Most of us have difficulty understanding the state of matter at the Big Bang. I do not see much difference from that to what is happening deep inside of a Nova event. Yes I know there is a massive energy transfer. Yes, and just a few billion tons of gravity force. I will at this point make a stand. I reject the word create being used. It conjures up all the wrong conceptions regarding the formation of elements., and yes I do understand that the BB was and had little to do with the formation of the heavy metals that we know of now. Searching out heavy metals and under what circumstance they might be formed. Nebulous gasses and gravity and pressure and, and. Some raw material to start with. As hard to imagine as it is that a coalescing cloud of loosely bound gas can become a super massive black hole. That with it will come some very exotic heavy metals... That is the very nature of nature. Search out your atomic tables... Those really big numbers are the ones you seek. Are they stable? No. Easy to find ? No., common ? No.

trinitree88
2009-Feb-01, 06:06 PM
Big Don. There are two paths to nucleosynthesis, generally speaking, the slow process...s-process...in the sun, main sequence stars, and red giant CNO synthesis stars................AND........the rapid process, or r-process, which occurs in supernovae of all types, not just core collapse, and in presumably neutron star mergers. The following by Cowan et al is a pretty good summary from Physics Today. pete see:http://theory.gsi.de/~petermann/papers/cowan-thieleman-ptoday.pdf

and see:http://en.wikipedia.org/wiki/R-process

as for the distribution of the elements, thats not homogeneous, as was once assumed. The explosions are convoluted and mixed, like vegetable soup. Eventually when the expanding debris cloud reaches a velocity of ~ 25-30 km/sec, dust grains will aggregate. Just as you could melt the Earth if you got to play God, and slowly increase global warming by 10 degrees per day, Kelvin....the last thing to melt would be things that you line ceramic ovens with...refractory materials. In reverse order, once the Earth was melted, as it cooled,(God turns down the thermostat now) they would be the first to solidify. So, when hot dust cools, the first thing to form grains are refractory materials with very high melting points...pyroxene, olivine, quartz, etc. The last thing to solidify would be the light gases, hydrogen and helium...provided the pressure matches the phase diagram allowances.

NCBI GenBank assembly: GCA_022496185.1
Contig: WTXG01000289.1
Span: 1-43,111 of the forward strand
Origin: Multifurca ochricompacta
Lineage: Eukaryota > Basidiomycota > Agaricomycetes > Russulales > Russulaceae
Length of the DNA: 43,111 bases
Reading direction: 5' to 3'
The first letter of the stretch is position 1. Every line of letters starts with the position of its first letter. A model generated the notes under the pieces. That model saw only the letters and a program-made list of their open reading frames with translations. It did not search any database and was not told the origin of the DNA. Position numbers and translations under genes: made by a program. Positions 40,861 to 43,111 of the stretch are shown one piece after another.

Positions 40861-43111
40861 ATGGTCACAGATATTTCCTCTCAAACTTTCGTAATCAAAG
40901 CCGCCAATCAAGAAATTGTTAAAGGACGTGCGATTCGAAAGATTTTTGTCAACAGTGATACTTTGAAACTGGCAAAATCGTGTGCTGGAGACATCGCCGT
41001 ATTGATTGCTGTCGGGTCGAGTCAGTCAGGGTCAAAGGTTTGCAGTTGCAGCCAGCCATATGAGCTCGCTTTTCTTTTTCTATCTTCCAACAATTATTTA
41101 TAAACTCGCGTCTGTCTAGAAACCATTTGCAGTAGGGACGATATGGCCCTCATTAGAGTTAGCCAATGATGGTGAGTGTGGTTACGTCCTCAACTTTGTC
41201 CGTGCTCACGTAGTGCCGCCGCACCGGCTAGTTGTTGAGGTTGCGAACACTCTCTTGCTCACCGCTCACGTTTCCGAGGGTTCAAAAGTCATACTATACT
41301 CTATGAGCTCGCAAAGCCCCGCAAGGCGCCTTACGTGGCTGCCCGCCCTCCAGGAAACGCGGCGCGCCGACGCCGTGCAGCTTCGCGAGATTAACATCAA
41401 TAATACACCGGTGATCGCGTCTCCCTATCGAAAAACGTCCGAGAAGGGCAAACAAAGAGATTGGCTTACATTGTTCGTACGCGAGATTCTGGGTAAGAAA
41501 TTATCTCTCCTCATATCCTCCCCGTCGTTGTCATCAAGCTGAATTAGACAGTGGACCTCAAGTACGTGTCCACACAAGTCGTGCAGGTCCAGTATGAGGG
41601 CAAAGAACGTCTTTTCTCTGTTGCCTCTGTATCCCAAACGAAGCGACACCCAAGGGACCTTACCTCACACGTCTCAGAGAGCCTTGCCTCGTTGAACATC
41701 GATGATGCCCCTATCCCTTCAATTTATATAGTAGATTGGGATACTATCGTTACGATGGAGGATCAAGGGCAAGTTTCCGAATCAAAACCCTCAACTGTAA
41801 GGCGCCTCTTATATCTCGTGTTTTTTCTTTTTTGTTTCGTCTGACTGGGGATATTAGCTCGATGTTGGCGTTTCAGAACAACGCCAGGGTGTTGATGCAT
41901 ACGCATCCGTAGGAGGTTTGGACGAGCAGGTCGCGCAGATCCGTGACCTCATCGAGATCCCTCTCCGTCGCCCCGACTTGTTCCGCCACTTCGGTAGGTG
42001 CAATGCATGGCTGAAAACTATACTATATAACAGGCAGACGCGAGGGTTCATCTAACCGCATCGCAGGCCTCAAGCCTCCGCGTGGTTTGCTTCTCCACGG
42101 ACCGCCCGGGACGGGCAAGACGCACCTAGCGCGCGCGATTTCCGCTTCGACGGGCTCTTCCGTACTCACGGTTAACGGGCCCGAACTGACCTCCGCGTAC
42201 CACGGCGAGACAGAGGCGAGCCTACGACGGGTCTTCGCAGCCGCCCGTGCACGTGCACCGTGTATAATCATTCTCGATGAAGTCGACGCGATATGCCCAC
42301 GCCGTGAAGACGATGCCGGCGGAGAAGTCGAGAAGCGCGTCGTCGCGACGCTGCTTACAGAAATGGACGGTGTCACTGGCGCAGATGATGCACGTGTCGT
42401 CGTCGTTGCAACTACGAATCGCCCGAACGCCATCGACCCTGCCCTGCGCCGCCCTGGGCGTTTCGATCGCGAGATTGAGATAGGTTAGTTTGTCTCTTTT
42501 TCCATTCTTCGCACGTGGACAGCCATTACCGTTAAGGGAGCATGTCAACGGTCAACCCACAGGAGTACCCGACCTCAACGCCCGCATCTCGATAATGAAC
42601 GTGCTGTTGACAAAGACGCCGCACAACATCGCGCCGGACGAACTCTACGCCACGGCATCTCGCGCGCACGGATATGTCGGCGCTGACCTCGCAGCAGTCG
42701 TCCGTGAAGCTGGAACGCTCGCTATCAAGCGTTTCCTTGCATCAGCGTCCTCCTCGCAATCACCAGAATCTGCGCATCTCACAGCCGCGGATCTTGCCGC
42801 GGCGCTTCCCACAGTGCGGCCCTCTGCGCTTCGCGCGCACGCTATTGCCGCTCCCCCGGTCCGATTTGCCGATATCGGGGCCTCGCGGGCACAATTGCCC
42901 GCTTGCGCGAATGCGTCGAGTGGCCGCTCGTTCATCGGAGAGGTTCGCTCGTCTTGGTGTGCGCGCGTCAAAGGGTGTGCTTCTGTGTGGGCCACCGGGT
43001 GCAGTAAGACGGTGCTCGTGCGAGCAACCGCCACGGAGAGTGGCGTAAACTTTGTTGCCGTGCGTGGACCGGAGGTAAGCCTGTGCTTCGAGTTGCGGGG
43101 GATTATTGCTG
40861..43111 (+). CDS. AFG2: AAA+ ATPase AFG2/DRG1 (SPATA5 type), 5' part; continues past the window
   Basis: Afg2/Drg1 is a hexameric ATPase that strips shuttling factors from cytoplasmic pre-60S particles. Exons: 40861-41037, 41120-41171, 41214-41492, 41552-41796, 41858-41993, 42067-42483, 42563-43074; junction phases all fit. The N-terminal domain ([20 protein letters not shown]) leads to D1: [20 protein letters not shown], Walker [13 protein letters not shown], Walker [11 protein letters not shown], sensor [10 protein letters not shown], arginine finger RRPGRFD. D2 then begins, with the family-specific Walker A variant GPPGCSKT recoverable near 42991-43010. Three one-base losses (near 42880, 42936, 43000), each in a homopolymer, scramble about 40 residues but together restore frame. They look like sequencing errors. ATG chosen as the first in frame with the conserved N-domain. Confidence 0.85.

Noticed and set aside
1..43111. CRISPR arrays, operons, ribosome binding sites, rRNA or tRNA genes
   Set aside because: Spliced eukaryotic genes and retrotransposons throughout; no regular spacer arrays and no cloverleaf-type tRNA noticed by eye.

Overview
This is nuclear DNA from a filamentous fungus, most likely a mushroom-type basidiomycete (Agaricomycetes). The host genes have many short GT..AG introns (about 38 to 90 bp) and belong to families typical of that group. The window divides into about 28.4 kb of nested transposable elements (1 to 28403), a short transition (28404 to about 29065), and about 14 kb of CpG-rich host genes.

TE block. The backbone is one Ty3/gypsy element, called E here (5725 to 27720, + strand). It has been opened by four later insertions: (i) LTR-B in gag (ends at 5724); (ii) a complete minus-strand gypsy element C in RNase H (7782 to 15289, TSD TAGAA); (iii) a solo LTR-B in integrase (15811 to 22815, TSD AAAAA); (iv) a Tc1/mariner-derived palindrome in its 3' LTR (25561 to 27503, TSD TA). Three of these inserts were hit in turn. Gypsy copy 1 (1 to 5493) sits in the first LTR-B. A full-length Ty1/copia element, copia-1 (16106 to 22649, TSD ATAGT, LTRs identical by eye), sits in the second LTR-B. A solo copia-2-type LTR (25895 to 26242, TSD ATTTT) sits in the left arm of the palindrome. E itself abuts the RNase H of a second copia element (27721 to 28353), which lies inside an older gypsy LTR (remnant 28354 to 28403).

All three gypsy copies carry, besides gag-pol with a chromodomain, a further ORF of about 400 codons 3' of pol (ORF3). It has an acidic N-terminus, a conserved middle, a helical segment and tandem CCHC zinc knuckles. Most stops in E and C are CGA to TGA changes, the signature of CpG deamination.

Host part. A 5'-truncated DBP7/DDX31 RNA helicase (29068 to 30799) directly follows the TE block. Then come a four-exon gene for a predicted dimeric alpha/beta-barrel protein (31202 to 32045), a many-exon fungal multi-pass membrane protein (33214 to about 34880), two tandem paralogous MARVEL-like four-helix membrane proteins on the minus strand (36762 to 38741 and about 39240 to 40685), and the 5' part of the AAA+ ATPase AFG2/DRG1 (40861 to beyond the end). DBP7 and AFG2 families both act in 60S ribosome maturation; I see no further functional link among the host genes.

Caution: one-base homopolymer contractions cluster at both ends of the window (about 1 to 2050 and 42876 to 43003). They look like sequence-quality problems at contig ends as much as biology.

One of the experts in this area is Eli Dwek of Nasa, Goddard, Greenbelt,MD. Another is Draine.

see:http://eprintweb.org/S/authors/All/dw/Dwek/2
see:http://nedwww.ipac.caltech.edu/level5/March04/Draine/frames.html

There is a tiny bit of nucleosynthesis that occurs when gamma ray bursts photodissociate nuclei in space..(it takes about 10-15 Mev photons) ..and the free neutrons can mix it up with whatever is around, but this is pretty small pickings. pete
pete

mugaliens
2009-Feb-02, 08:43 PM
Does an existing outbound lump of matter transform due to energies overtaking it and thus become other elements? Or are there other mechanisms for matter creation at un-Earthly energies?

Supernova nucleosynthesis results during explosive oxygen and silicon burning. By "burning," I'm referring to fusion, which is both driven by the supernova event itself, and in turn adds to it. For that process, see supernova (http://en.wikipedia.org/wiki/Supernova).

Once the supernova explosion begins, the wave front expands at velocities up to 10% of the speed of light, creating fusion-ripe temperatures and pressures. Whatever elements have not fused into heavier ones do so now, adding tremendously to the wave front, heat, pressure, and particle-rich environment.


Though I only presume there are fantastical, from my frame of reference, gravitic changes when one of the "Big Blues" goes all irony, (which is not lost on me) and the major shrinkage occurs. With that all important "opaque to neutrinos phase" that's there just to keep the maths interesting and furniture movers out of stellar physics.

It's not the gravity, just heightened (and relativistic) temps and pressures which perpetuate a hyper-accelerated fusion process.